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Pol or Zarco – Who’s to Blame?

A coming together like this always divides opinion. Viewpoints depend heavily on the perspective we look at them from i.e. a fan, competitor, team boss, race steward and of course riders themselves. So here is ours.

We’ll start off by saying yes these riders are supremely talented, we couldn’t ride as fast as them blah blah blah. Yes we know that.

However being extremely talented doesn’t excuse you from your brain. These are professional racers paid to deliver results and they are also extremely experienced by the time they reach the MotoGP class.

Image: Polarity Photo / KTM Factory Racing

Both played a Part

Anyone who follows MotoGP will have seen many similar incidents to this over the years, it’s a very common in double apex corners. The lead rider blows the first apex, runs wide, the following rider tries sneak up the inside and the 2 riders clash when they intersect the 2nd apex.

Turn 1 at Brno is similar in this way to turn 1 at Mugello and Dani Pedrossa Corner at Jerez (formerly Dry Sack). Even the last corner at Jerez.

These incidents happen all the time, especially in the junior classes.

So there is no doubt that once Pol had blown the first apex there was every chance the 2 were going to come together. With their years of experience both riders should have been very aware of that.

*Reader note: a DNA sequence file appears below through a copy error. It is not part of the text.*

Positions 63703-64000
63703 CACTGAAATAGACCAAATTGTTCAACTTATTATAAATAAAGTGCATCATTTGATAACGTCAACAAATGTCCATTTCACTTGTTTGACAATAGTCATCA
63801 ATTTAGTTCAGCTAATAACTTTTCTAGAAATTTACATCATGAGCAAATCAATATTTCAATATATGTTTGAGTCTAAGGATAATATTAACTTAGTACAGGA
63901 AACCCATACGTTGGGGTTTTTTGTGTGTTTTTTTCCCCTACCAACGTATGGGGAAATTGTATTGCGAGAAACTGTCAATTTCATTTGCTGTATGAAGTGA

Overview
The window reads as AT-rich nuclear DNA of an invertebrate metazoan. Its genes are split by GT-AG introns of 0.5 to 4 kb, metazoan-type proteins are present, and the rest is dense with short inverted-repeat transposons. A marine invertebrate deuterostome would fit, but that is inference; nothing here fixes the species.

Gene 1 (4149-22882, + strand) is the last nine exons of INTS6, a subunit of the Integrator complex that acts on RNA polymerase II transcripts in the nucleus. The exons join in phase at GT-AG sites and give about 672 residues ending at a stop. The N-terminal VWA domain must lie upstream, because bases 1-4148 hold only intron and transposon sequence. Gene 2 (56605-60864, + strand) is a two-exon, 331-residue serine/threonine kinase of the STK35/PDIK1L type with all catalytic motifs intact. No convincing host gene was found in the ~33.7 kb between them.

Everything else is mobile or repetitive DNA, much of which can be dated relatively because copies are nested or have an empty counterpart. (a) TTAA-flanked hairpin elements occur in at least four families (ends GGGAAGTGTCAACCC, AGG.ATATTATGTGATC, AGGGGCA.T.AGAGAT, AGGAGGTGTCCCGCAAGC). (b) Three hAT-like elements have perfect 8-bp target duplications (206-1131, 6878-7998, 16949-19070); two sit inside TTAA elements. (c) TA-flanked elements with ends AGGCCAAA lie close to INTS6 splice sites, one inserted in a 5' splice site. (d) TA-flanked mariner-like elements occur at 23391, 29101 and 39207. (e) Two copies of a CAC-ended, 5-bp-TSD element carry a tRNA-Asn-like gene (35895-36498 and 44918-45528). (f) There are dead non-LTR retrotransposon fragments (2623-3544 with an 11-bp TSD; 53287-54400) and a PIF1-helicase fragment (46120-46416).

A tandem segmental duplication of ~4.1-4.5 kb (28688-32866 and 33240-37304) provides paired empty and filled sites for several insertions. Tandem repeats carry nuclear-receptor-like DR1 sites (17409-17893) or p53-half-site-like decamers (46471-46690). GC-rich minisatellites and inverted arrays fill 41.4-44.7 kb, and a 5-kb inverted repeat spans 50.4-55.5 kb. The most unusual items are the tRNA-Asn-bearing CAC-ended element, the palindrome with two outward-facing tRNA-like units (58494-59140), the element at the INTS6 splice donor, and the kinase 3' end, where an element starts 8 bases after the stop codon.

Technically speaking you can argue that Zarco was not quite far enough up the inside and had time to get out of the throttle before Pol came back in. Yet you could also argue Pol ran very wide in the first place and cut back to the race line quite aggressively, chopping across race lines is not cool any day of the week.

So ‘technically’ speaking we’d put the blame at 50/50 and if we were the stewards, we’d take that position. Both riders did nothing to avoid the potential accident and the potential for that accident was high and pretty obvious.

But this is MotoGP not lawn bowls (actually lawn bowls can get a bit feisty as well but you get the point). A bit of rubbing is racing and the riders would be criticised if they were too soft and just gave positions away. Us as fans actually encourage a bit of bar banging.

So let’s dig a bit deeper.

Who had more to Lose?

Now this is what really matters. Who had more to lose and who had the ‘stronger’ position. This is something every aspiring racer needs to understand and allow for.

Saying “he took me out” deliveries 0 points no matter how correct you are. While if we were stewards we’d go 50/50, from a team boss perspective it would be far from that.

Let’s start with Zarco, He was fighting for a podium but struggling to match the pace of the surprise packet KTM’s. He saw an opportunity, a gap opened up through no fault of his own so he went for it. It was probably a 60/40 chance but most importantly he was on the inside and far enough up the inside to have minimal risk of crashing himself if the 2 collided.